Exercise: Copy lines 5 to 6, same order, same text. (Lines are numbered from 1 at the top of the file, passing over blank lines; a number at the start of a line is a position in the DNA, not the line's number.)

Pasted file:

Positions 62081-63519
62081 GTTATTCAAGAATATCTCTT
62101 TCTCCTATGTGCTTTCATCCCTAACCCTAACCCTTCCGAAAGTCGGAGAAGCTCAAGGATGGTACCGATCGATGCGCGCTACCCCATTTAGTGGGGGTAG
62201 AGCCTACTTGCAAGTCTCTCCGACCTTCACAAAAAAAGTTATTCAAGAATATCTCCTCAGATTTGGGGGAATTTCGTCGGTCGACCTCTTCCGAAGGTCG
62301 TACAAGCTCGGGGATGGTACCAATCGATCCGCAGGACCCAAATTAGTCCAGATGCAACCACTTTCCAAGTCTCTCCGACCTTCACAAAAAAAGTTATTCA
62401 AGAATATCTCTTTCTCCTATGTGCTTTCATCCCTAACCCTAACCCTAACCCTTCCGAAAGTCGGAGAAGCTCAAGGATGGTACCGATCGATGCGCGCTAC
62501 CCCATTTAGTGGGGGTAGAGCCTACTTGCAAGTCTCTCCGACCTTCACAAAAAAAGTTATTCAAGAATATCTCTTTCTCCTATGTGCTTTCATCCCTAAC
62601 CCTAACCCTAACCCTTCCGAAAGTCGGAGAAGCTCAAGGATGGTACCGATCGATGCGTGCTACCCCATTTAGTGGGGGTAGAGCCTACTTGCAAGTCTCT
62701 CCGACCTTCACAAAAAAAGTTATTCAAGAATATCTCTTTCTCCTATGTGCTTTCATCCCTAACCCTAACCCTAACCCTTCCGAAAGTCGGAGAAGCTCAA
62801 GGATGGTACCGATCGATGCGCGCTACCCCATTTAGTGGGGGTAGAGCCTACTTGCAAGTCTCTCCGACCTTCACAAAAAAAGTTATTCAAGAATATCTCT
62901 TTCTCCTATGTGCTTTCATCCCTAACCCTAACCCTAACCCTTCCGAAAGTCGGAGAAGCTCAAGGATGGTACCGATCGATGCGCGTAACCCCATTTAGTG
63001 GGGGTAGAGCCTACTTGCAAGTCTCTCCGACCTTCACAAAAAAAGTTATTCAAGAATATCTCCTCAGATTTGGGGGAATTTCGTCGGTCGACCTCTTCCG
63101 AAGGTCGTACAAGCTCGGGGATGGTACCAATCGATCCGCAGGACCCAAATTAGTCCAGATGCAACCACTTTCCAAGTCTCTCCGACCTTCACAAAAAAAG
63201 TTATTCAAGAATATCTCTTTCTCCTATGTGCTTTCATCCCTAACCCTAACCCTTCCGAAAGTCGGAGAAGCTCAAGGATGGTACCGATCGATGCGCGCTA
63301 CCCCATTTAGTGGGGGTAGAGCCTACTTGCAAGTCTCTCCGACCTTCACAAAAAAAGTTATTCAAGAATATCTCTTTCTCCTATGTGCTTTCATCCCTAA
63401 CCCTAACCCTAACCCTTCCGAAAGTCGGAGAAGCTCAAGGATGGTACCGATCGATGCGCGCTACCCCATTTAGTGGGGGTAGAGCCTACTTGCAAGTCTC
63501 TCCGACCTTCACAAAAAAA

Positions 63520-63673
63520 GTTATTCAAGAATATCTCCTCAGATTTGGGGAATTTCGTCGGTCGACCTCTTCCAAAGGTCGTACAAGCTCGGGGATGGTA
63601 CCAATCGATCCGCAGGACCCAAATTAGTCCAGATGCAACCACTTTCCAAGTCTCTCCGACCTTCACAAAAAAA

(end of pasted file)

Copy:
62301 TACAAGCTCGGGGATGGTACCAATCGATCCGCAGGACCCAAATTAGTCCAGATGCAACCACTTTCCAAGTCTCTCCGACCTTCACAAAAAAAGTTATTCA
62401 AGAATATCTCTTTCTCCTATGTGCTTTCATCCCTAACCCTAACCCTAACCCTTCCGAAAGTCGGAGAAGCTCAAGGATGGTACCGATCGATGCGCGCTAC